The installation will begin Aug. 22 and is expected to be done on Labor Day. The new setup will mirror most NHL arenas, featuring a new set of dasher boards and acrylic shielding to replace the old tempered glass. This will be the first time UND has replaced the dasher boards and glass since the arena opened in 2001.
There are three big safety measures:
·Check flex. When players are checked into the boards, the dashers will flex up to three inches to provide more give.
·Glass flex. The acrylic will have increased absorption during impact. The glass will have more give, which could help prevent potential concussions.
·A soft cap on the dashers. Instead of hard plastic on top of the dashers, it will be a rubber material, making it softer. It is significantly more forgiving than the old plastic surface.
"The biggest items, for sure, would be that the new system incorporates more safety features than any other dasher board system on the market today," said Jody Hodgson, the general manager of Ralph Engelstad Arena. "I believe 28 of the 30 NHL arenas feature the same thing we're going to put in."
The acrylic panes will be a lot wider than the current tempered glass, which should make for better viewing for fans. They'll be held together by a clear polycarbonate sleeve instead of stanchions.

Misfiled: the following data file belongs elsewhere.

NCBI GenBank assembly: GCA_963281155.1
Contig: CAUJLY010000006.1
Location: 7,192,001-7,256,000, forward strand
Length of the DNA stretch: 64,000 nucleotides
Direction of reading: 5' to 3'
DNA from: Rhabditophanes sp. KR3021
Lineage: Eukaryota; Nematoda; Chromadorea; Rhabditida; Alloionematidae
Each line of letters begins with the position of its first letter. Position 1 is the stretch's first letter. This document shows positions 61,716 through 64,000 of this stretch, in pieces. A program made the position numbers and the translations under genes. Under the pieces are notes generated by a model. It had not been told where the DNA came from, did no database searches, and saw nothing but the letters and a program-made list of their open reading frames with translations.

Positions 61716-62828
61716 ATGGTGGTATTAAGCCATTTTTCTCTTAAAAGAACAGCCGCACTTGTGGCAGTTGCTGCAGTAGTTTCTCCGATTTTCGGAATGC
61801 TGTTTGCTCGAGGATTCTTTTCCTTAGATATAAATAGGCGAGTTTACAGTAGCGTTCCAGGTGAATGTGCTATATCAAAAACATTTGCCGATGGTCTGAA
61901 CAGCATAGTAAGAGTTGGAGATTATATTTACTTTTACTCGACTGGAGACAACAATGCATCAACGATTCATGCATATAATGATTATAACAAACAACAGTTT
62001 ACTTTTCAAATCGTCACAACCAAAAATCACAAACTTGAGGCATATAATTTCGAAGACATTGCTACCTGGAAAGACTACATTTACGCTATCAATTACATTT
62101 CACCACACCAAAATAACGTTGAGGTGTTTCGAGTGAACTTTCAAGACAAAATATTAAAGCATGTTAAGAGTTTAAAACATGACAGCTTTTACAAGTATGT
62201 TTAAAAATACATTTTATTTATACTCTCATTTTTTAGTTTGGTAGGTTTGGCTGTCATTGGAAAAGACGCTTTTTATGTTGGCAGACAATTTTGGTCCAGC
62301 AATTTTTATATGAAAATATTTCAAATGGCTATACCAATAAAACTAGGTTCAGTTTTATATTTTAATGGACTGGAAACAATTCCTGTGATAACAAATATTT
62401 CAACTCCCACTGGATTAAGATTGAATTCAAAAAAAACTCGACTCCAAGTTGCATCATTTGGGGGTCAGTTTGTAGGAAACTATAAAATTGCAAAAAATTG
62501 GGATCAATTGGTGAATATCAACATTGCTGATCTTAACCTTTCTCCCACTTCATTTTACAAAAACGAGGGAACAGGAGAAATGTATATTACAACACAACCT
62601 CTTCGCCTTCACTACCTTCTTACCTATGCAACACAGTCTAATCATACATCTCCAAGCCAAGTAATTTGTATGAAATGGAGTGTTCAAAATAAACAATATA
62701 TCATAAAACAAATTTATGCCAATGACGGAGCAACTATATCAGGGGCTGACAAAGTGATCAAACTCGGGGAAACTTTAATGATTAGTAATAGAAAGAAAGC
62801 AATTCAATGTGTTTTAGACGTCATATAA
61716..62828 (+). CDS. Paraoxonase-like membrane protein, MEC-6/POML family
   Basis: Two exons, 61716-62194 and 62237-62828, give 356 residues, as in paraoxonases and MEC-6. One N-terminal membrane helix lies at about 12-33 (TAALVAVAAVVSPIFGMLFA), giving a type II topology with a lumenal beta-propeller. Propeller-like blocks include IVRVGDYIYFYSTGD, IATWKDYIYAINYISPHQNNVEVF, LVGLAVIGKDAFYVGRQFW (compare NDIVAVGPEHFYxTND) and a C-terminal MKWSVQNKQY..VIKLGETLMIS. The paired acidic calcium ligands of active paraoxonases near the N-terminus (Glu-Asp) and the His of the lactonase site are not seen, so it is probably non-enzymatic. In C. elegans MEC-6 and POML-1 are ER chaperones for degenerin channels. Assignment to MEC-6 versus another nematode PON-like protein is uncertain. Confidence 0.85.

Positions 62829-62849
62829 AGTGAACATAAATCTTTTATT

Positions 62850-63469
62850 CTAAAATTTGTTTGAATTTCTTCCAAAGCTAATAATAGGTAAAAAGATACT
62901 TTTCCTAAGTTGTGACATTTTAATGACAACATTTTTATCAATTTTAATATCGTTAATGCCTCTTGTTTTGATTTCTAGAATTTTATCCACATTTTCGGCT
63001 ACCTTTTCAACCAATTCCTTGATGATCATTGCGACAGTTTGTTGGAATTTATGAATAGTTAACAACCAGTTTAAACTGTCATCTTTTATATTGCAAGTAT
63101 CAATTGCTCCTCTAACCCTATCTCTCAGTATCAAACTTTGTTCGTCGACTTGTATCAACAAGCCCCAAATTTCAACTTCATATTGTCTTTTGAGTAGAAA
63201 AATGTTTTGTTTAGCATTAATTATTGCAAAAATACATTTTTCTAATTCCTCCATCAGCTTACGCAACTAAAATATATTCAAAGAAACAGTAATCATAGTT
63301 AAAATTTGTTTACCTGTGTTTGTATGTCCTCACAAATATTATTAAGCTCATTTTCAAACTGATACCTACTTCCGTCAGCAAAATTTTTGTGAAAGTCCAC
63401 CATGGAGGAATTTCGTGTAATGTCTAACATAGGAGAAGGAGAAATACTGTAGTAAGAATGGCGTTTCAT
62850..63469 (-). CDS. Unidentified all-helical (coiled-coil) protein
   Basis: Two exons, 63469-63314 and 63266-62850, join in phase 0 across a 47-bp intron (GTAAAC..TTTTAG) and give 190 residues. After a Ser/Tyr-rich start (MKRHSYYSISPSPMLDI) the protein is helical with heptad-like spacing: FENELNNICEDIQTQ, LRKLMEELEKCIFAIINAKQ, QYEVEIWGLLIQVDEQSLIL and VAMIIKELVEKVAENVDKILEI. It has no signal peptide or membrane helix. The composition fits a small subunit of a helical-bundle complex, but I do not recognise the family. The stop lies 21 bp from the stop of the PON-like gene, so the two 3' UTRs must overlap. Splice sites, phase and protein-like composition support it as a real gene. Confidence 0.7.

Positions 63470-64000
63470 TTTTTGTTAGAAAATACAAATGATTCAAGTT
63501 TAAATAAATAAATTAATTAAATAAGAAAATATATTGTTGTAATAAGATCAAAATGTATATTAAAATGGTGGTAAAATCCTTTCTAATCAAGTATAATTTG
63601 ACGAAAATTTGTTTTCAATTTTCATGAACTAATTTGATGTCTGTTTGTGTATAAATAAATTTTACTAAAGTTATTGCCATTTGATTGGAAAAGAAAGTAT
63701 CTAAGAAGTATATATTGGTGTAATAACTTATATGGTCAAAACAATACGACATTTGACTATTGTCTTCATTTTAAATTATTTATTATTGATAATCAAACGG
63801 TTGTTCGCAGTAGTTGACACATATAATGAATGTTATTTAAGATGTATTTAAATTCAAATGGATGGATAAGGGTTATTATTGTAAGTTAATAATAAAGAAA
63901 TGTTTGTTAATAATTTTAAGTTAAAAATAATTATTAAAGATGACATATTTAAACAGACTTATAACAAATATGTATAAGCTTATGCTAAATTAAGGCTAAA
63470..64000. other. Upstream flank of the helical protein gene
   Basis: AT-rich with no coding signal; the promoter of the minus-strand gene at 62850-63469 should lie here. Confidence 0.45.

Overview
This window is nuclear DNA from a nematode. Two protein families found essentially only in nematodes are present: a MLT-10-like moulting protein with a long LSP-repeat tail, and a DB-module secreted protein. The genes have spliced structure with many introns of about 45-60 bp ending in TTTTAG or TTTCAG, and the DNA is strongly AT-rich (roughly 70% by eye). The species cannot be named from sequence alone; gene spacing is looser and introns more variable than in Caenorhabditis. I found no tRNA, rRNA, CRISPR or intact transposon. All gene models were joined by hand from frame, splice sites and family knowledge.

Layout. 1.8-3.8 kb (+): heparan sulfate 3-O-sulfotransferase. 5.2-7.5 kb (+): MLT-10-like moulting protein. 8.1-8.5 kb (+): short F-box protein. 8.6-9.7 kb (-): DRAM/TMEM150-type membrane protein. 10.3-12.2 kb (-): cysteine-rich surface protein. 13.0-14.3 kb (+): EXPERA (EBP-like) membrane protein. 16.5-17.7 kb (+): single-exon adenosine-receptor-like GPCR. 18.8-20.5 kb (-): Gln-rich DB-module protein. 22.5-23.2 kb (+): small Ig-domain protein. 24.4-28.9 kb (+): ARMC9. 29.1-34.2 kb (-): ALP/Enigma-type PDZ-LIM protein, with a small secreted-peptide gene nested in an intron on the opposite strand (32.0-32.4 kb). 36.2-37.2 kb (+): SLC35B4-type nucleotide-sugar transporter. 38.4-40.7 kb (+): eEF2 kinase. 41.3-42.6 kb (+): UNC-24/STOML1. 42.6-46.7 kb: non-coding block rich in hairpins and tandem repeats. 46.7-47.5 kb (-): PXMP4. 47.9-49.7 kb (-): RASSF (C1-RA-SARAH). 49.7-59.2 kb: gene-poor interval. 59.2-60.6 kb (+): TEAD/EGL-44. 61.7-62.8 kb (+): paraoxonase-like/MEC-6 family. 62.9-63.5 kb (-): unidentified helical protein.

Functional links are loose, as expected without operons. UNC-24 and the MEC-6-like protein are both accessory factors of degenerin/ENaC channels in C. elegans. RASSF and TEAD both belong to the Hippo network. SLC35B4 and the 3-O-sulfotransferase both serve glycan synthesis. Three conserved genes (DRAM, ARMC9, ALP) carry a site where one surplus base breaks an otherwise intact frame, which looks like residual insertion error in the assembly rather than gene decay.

The system also will have what it calls "curved terminations" to replace the turnbuckles by the player benches, too.
Another change that fans and players will notice is that the bottom of the boards are expected to be more lively. It should better allow players to pass to each other off the boards. Players also may be able to get pucks to the side of the net from points shots off the end wall—as long as they stay low and on the yellow kick plate.
The new dasher board system has better reinforcements behind the kick plate than the old ones to make them livelier.
"It's also a flush dasher surface, so that eliminates potential for odd bounces on the ice," Hodgson said.
Ralph Engelstad Arena also will replace the netting behind the goals. The netting currently sits at 14 feet. The plan for the new netting is to go a little higher to better protect fans in the top of the lower bowl.
Schlossman is in his 11th year covering college hockey for the Herald. In 2014, he was named one of the top three beat writers in the country by the Associated Press Sports Editors. He has voted in the national college hockey poll since 2007 and has served as a member of the Hobey Baker and Patty Kazmaier Award committees.